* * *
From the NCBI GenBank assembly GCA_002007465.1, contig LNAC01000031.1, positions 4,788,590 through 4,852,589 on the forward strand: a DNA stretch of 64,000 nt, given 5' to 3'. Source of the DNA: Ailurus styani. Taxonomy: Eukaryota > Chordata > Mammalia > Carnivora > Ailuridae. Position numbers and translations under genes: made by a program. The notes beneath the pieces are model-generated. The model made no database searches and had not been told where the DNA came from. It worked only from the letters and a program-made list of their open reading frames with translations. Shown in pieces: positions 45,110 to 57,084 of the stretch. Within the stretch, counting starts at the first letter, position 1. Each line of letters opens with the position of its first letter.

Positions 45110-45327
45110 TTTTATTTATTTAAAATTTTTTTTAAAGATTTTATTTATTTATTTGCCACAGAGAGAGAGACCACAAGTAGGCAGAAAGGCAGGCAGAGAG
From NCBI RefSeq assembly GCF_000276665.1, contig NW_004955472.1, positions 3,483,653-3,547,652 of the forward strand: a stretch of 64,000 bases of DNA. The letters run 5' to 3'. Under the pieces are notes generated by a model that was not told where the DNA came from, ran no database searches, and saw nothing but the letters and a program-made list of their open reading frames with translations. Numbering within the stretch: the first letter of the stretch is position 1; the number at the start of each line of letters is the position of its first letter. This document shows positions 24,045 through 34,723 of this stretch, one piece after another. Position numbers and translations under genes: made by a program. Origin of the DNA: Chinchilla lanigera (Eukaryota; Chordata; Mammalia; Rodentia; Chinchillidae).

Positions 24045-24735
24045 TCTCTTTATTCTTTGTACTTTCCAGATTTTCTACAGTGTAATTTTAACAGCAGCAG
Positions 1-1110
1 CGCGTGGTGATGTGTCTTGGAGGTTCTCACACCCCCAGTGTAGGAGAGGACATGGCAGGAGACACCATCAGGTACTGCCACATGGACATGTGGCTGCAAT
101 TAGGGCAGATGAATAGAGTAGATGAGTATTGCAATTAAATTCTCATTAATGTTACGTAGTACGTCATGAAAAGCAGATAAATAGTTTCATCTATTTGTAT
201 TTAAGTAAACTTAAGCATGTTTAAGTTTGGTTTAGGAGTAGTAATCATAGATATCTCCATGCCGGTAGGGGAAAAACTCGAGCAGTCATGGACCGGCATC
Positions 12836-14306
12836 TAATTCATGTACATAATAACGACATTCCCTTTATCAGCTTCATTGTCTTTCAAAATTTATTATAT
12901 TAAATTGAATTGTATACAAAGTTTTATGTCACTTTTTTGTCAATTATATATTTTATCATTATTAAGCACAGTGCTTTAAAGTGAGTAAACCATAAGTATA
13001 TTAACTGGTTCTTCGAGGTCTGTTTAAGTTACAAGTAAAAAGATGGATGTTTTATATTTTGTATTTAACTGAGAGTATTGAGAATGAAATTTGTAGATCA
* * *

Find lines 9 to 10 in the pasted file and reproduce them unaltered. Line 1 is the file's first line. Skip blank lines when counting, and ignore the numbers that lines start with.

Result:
101 TAGGGCAGATGAATAGAGTAGATGAGTATTGCAATTAAATTCTCATTAATGTTACGTAGTACGTCATGAAAAGCAGATAAATAGTTTCATCTATTTGTAT
201 TTAAGTAAACTTAAGCATGTTTAAGTTTGGTTTAGGAGTAGTAATCATAGATATCTCCATGCCGGTAGGGGAAAAACTCGAGCAGTCATGGACCGGCATC